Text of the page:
“Not quite. War magic destroys something, rips it apart. This mage can bring things together, fuse them. I thought he would make a good accessory for your war dog,” Hakamata explained. “Considering how much of the training obstacles and targets he destroyed when you took him to the training rooms. I’ll leave you to it, then. Oh, and Lieutenant?” Hakamata stood, dusted off his hands, then turned to face them. “Report to Deputy Chief Aizawa once you have him under control enough to transport to your new outpost. It shouldn’t take more than a day, right?” Hakamata swept past, satisfied smirk still in place. Kirishima waited until he was out of sight, then crossed the room.
“Bakugou, the chains. He didn’t leave me a key this time.” Kirishima’s voice was low, grim, as he knelt in front of the new mage. Katsuki grimaced and reached for his magic as he moved closer to the other mage, eyeing his restrains for a good target. He settled on the locks themselves after a moment, touching a single fingertip to the lock on the muzzle, then on the cuffs on his wrists. “Where does it hurt?”
“Why should I tell you?” the mage muttered.
“Handler Shitty Hair,” Katsuki spoke up. Kirishima glanced at him, and Katsuki met his eyes as steadily as he could. “You should just heal whatever you see and then we can get him back to our quarters. These motherfucking cells are a shitty trust builder.” The mage glanced between them, weighing them.
“That’s Lieutenant Shitty Hair now,” Kirishima replied, reaching for a handful the blue healing beads at his waist.
“You’re gonna be the fucking shortest serving Lieutenant in goddamn history if you use that many fucking spells,” Katsuki objected, scowl twisting his lips.
“No fucking buts. You get one goddamn bead, and I swear to fucking everything if you die some shitty death right the fuck after I save your ass from a goddamned ambush, I’ll kill your shitty ass myself,” Katsuki snapped. Kirishima blinked at him several times, then sighed and nodded.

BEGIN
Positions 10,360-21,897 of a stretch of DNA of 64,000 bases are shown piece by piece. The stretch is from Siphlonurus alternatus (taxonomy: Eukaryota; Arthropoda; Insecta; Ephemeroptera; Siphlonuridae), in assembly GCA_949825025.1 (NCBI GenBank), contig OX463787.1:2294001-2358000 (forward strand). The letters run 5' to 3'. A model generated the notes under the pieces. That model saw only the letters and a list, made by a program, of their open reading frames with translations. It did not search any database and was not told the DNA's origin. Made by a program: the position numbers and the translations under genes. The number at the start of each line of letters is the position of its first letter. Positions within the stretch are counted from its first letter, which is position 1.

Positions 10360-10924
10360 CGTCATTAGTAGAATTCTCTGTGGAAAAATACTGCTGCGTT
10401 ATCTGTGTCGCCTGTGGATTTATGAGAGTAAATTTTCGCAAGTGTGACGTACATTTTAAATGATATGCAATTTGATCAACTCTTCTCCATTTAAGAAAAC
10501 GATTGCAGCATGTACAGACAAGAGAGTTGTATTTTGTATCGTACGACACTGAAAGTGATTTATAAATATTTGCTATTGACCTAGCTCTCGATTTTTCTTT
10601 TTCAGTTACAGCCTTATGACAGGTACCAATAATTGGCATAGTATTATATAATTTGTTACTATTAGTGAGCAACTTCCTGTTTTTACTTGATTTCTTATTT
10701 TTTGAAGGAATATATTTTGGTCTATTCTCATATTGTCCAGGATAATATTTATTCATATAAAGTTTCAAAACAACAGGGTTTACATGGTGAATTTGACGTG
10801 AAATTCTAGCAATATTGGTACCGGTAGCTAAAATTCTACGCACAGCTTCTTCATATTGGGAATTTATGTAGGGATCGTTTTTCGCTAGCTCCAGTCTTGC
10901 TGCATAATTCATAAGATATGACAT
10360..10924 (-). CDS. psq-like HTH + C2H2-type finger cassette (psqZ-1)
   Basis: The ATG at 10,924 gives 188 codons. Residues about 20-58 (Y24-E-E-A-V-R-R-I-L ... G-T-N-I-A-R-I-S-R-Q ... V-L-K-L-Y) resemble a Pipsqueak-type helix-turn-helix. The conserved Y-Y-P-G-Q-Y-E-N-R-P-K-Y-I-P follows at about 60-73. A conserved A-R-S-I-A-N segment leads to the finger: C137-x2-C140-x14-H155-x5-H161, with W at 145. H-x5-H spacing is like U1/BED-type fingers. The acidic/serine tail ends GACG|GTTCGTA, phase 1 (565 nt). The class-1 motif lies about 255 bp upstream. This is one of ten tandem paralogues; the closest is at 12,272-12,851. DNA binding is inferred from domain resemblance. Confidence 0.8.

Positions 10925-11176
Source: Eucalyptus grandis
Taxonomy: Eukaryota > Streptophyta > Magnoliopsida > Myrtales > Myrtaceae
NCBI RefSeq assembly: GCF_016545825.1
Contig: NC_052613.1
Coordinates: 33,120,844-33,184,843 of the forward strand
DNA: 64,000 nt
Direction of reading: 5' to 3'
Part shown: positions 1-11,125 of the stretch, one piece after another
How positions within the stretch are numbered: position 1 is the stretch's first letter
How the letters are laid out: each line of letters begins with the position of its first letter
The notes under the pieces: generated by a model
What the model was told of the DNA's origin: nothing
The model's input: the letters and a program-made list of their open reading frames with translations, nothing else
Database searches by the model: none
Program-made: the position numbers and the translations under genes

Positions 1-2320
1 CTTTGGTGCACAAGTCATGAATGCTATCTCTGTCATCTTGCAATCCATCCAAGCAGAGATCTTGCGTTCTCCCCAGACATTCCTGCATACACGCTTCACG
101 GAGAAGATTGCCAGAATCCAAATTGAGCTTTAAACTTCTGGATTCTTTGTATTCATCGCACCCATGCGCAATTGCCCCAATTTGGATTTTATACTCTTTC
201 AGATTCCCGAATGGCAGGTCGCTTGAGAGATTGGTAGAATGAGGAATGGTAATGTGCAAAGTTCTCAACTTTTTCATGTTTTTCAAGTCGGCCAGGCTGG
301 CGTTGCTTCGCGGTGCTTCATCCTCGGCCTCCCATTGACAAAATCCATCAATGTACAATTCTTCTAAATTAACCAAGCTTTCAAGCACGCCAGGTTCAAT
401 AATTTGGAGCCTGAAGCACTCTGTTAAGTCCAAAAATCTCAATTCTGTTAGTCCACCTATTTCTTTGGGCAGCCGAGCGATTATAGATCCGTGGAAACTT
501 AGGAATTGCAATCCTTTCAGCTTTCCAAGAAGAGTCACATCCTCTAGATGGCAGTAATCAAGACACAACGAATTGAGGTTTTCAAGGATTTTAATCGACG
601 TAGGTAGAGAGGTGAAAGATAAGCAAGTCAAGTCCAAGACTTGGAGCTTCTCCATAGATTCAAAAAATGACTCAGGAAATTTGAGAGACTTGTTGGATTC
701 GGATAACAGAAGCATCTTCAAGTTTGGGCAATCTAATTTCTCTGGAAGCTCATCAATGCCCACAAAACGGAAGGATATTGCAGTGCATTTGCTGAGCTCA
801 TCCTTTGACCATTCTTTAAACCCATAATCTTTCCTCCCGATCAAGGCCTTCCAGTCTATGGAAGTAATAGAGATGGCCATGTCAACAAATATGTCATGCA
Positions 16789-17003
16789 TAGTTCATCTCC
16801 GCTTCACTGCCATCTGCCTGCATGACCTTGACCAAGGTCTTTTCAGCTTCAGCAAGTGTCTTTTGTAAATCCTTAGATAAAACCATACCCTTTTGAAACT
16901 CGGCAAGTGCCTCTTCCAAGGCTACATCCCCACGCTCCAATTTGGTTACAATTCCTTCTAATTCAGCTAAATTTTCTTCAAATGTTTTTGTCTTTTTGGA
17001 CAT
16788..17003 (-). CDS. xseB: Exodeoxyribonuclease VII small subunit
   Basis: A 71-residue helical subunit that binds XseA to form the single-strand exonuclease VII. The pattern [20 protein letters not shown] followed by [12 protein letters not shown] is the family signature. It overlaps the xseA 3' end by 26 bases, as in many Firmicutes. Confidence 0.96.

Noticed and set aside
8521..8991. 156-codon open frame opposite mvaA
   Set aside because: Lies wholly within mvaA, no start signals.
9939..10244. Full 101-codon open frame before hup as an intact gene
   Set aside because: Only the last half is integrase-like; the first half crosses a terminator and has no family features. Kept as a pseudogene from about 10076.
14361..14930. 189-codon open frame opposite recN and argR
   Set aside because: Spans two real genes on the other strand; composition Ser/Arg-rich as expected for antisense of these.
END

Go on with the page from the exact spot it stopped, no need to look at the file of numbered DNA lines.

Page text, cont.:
As Kirishima pulled a single healing spell from his collection and turned his attention to the new mage’s bruises, Katsuki noticed that the mage’s eyes were fixed on him, wide and incredulous. For a second, Katsuki was annoyed by the attention, but then he realized. He’d technically threatened Kirishima again, which was something Hakamata and handlers like him would have punished without hesitation. Katsuki shrugged uncomfortably at the other mage, not sure how to explain or even if he should.
Finally, he settled for reaching over and lifting the strings of Kirishima’s bead collection so the other mage could see the array of decidedly not red beads his handler carried. Katsuki watched the other mage’s expression twist with confusion, then go slack in incredulity.
“Don’t let Hakamata catch you doing that,” Kirishima murmured absently, most of his attention on checking the new mage’s face and arms for lingering bruising from his restraints. “He’s already trying to force me to fail.” Katsuki tilted his head and dropped the bead collection.
“Is that what the shit about promoting you was?” Katsuki asked, getting to his feet and holding a hand out to Kirishima, who grinned and let Katsuki pull him up.
“You know, if I’d known all I had to do to get you to worry about me so much was almost die, I would have-”
“Don’t you fucking dare,” Katsuki interrupted. He glared at Kirishima until the handler raised his hands in surrender and gave him a sheepish grin.